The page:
Why I switched to Fathom Analytics

The view from my condo in San Diego where I made the switch to Fathom Analytics

About a month ago, while on vacation in San Diego, I made the switch from Google Analytics to Fathom Analytics. This was one of my vacation mini projects I had set up for my self. Things I needed to get done, but just haven’t found the time.

My History of Web Analytics Usage

sh2.com has been online in some fashion since December of 1996. You can say it has been around the block a time or two. In the early days of the web, tracking your site visits was most easily done with a visible counter on your site.

Log Analyzers to Javascript Tags

Beyond the counters, WebTrends was a popular application back in the 90s, but for the average joe, it had a high price tag if your web host didn’t have enterprise license. But it had its faults. WebTrends (and others like Webalizer and AWStats) generated all of their reporting from raw server logs. Raw server logs are fine if you wanted to see all of the traffic to your site that included bots and spiders, but we are interested in people and what people were doing on our sites.

In the Web 2.0 era, a new batch of web analytics applications hit the market. Some simple and free/cheap, like StatCounter, with others more complex and expensive like Urchin and Omniture. I even had my own analytics application back in the day called WhazzaStat (it was rudimentary to suit my needs, but I abandoned it long ago). These new tools were often implemented with a javascript tag. Javascript was not parsed by bots and spiders, so it was more reliable at measuring actual users.

In 2005, Google acquired Urchin and made high quality analytics available to everyone for free.

Everyone has had access to world-class analytics, often with more bells and whistles than what they needed for over 15 years. But you know that saying about free, “If you aren’t paying for it, you are the product.”

We are becoming more in tune with how organizations are using the data they collect about us from tracking our activities across the web and building demographic profiles based on our behavior to sell ads.

Why I Switched To Fathom

First and foremost, Privacy. Fathom Analytics is privacy focused, they don’t collect any personally identifiable information about your website users. And since they aren’t tracking any of that information, you can exclude your analytics information from those pesky Cookie Notices that are everywhere (note, this may not eliminate the need on your site, but for me, Google Analytics was the only reason I had one).

Customizable Tracking Domains

Fathom Analytics offers the ability to pull their script from their tracking domain or gives you the option of setting up your own tracking domains (with a little bit of DNS work). Why is this important? Web analytic tracking domains often find their way into ad blocker black lists. I don’t fault the use of ad blocks, I’m a heavy user myself. If you set up your own custom tracking domains, the likelihood of them ending up on an ad blocker black list are slim, giving you more accurate reporting of your visitors.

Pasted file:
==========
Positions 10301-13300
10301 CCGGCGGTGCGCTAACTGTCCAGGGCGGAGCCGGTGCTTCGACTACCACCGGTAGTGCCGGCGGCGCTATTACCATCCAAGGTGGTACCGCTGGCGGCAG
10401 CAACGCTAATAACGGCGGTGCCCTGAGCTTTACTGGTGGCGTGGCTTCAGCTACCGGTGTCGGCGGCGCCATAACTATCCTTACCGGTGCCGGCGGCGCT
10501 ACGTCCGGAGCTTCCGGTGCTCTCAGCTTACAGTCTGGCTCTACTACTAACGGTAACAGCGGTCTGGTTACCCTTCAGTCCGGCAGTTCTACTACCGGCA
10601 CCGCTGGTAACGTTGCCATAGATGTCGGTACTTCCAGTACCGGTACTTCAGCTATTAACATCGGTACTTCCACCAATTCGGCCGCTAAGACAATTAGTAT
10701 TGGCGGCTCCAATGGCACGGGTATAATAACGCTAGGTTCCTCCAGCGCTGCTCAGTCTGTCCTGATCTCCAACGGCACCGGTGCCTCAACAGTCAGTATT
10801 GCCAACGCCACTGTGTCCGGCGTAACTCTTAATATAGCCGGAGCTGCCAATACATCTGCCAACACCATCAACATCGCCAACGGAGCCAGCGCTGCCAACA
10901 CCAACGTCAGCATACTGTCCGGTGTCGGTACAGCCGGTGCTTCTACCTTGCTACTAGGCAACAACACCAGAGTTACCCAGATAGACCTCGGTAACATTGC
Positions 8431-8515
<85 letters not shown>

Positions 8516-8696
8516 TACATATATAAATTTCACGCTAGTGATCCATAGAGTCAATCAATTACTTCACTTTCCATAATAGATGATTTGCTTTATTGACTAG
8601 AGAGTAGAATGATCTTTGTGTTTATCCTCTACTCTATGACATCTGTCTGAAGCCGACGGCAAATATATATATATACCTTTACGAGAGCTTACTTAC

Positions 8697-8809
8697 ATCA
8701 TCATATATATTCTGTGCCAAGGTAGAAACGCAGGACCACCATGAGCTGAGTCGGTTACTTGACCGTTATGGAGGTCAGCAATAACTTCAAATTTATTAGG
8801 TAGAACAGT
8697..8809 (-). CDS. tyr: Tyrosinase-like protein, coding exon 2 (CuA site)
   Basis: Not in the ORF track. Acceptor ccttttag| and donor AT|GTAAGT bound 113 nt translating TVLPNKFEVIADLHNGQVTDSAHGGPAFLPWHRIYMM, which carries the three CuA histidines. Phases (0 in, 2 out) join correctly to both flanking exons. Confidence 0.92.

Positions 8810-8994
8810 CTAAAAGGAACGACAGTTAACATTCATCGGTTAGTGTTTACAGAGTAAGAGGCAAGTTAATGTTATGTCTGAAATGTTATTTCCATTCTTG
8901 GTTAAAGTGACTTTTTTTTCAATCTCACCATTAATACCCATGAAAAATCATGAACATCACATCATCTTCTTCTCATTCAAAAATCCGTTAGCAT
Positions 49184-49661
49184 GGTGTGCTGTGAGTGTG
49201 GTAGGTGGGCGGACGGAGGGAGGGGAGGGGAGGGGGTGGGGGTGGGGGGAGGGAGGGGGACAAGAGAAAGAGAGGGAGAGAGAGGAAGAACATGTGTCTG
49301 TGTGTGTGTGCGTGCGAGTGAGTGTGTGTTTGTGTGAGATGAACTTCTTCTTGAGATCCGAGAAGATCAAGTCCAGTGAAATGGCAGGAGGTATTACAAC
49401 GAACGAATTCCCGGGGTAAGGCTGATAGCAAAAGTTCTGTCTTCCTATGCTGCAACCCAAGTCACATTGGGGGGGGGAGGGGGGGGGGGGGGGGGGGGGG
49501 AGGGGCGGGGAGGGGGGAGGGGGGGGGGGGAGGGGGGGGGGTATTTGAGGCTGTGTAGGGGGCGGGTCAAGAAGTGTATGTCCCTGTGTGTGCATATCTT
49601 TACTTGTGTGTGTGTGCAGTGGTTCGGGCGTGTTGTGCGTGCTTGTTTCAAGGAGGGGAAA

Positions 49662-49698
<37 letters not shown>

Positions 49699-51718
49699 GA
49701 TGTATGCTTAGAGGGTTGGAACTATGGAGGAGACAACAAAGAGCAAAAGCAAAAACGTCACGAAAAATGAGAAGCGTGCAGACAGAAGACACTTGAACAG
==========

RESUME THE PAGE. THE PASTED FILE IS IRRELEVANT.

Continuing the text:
The Reporting is Visually Appealing.

Fathom Analytics’ reporting is exactly what I need. It is easy to digest at a glance and not have to dig through pages of Google Analytics reporting. Plus, Fathom Analytics has the ability to set up and track goals on a site, all in a single page view.

In the last couple of weeks, Fathom Analytics rolled out a dashboard view for all of your sites, all on one screen. For someone who built a custom dashboard with Google Data Studio and Google Analytics to incorporate this before, this is an amazing feature.

Fathom Analytics is Blazing Fast!

Using Google’s own Pagespeed Insights tool, my site scored an 85 on Mobile and 95 on Desktop with Google Analytics installed. With GA removed and Fathom Analytic’s tracking script installed, my site scored a 93 on Mobile and 100 on Desktop. Speed. I am speed.

Want more proof? Go Test My Site.

That same tool even flags their own Google Tag Manager as Javascript bloat:

screen shot of Google Page Speed Insights Reduce unused JavaScript alert.

Pay For What You Need!

Fathom starts at $14/month for up to 100,000 pageviews. You can use those pageviews across an unlimited number of sites. If you happen to cross that threshold, no immediate upcharges. if you go over your plan two months in a row or within the first month of joining Fathom, they’ll let you know they’re upgrading your account. From there, you can decide to stay or cancel. Your account also includes Uptime monitoring, forever data retention and the ability to set up email reports. If you ever leave, you can even export all of your data before you go.

Is Fathom Analytics For You?

Sure, Google Analytics is free, but like I said about free above.

To me, making this switch was a no-brainer and you don’t have to be a WordPress Expert to install their code. I do manage some sites with complex workflows and Google Analytics still shines in that regard. But for the majority of sites out there, from personal to small & medium sized business, Fathom Analytics fits the bill perfectly and you can get started with a 7-day free trial.

The cover photo for this post was the view from my condo in San Diego.

This post contains affiliate links. I’m hustling, you’re hustling, but view my source code and look for the Fathom tag.
I only promote tools and applications I actually use.